The Allies did, in fact, manage to halt the Soviet takeover of some European countries - Greece is a good example. If any promise was made before the end of the war, it would have been on the basis of supporting one side in an unstable power vacuum, not overthrowing an established government backed up by armed Russians.

  • 2
    This is correct. The British Chiefs of Staff had a study made on what would be required for the Western Allies to fight the Soviets by conventional means at the end of WWII. The results, as noted in Alanbrooke's diary, were not enticing. It would have been possible to keep Stalin from invading Western Europe, at the cost of the US, the British Empire and the French remaining mobilised "forever." This was not politically realistic and was not contemplated. Commented Nov 29, 2022 at 12:11
  • Thanks. If you have a page ref I'll put it in the answer. Ofc you could write your own if you prefer.
    – Ne Mo
    Commented Nov 29, 2022 at 14:18
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    @NeMo Operation Unthinkable. This also included the re-mobilization of German POW's I mentioned. And the one you want to see fired immediately would have been Winston Churchill. ;-)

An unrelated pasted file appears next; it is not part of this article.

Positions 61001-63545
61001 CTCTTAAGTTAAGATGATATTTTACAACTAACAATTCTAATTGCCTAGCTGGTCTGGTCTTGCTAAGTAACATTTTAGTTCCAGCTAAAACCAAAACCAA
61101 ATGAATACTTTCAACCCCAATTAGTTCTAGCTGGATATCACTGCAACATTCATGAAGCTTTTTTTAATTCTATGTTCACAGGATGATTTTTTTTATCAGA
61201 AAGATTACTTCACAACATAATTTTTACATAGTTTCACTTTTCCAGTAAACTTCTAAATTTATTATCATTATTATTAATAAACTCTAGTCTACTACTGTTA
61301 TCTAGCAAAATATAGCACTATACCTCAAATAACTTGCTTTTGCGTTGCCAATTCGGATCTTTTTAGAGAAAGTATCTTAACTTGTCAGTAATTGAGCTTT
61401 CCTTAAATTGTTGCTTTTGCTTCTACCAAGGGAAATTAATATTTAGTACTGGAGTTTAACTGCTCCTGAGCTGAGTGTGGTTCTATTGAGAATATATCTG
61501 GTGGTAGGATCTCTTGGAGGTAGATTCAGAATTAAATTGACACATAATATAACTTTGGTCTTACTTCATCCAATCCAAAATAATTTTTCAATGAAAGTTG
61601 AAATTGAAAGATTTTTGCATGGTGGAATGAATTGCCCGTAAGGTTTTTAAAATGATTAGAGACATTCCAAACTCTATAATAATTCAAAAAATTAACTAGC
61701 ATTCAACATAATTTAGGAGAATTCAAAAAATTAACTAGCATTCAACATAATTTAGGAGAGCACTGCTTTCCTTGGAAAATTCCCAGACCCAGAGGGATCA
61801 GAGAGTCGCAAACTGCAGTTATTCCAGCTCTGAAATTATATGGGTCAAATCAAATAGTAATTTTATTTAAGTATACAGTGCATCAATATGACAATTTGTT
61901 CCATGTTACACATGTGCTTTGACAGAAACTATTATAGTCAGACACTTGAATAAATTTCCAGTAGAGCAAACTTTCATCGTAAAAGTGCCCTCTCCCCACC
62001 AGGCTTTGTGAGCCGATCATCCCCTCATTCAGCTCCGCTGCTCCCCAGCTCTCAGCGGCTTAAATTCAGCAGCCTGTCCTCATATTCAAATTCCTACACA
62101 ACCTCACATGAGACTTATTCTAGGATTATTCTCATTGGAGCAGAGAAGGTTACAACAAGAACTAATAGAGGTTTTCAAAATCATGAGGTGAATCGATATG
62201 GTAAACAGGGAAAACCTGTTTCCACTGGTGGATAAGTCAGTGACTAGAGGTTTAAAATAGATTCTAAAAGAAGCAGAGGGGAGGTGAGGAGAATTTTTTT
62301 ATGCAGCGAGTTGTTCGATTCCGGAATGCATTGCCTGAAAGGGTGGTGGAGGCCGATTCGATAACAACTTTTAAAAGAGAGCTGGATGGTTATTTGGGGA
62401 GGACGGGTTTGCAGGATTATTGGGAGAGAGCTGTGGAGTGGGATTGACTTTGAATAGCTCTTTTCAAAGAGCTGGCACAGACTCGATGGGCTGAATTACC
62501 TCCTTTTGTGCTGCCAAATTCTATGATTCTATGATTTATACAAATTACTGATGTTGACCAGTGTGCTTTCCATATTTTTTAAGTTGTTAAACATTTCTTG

– DevSolar
    Commented Dec 1, 2022 at 7:52
  • Well, the British public did immediately fire him after the war was over (:
    – Ne Mo
    Commented Dec 1, 2022 at 10:14

The Western Allies had very limited ability to help eastern European countries that the Soviets had invaded. Contrary to the belief of some that they could have continued advancing to Moscow in spring 1945, they lacked the strength to do that by conventional warfare, and their populations were growing tired of war.

There's a revealing passage in War Diaries 1939-45, by Alan Brooke. He was Chief of the Imperial General Staff, the professional head of the British Army, from December 1941 and Chairman of the Chiefs of Staff Committee from March 1942. He was a member of the US-British Combined Chiefs of Staff committee from its creation in April 1942. With all these roles, he dealt with strategy world-wide. His private diary was rather open about everything he did and thought, and you need a modern edition: the volumes published in the 1950s edited by Arthur Bryant have been ... excessively bowdlerised and tittivated.

In the entry for 24th May 1945, he writes:

This evening I went carefully through the Planners' [Joint Planning Staff] report on the possibility of taking on Russia should trouble arise in our future discussions with her. We were instructed to carry out this study. The idea is of course fantastic and the chances of success quite impossible. There is no doubt that from now onwards Russia is all powerful in Europe.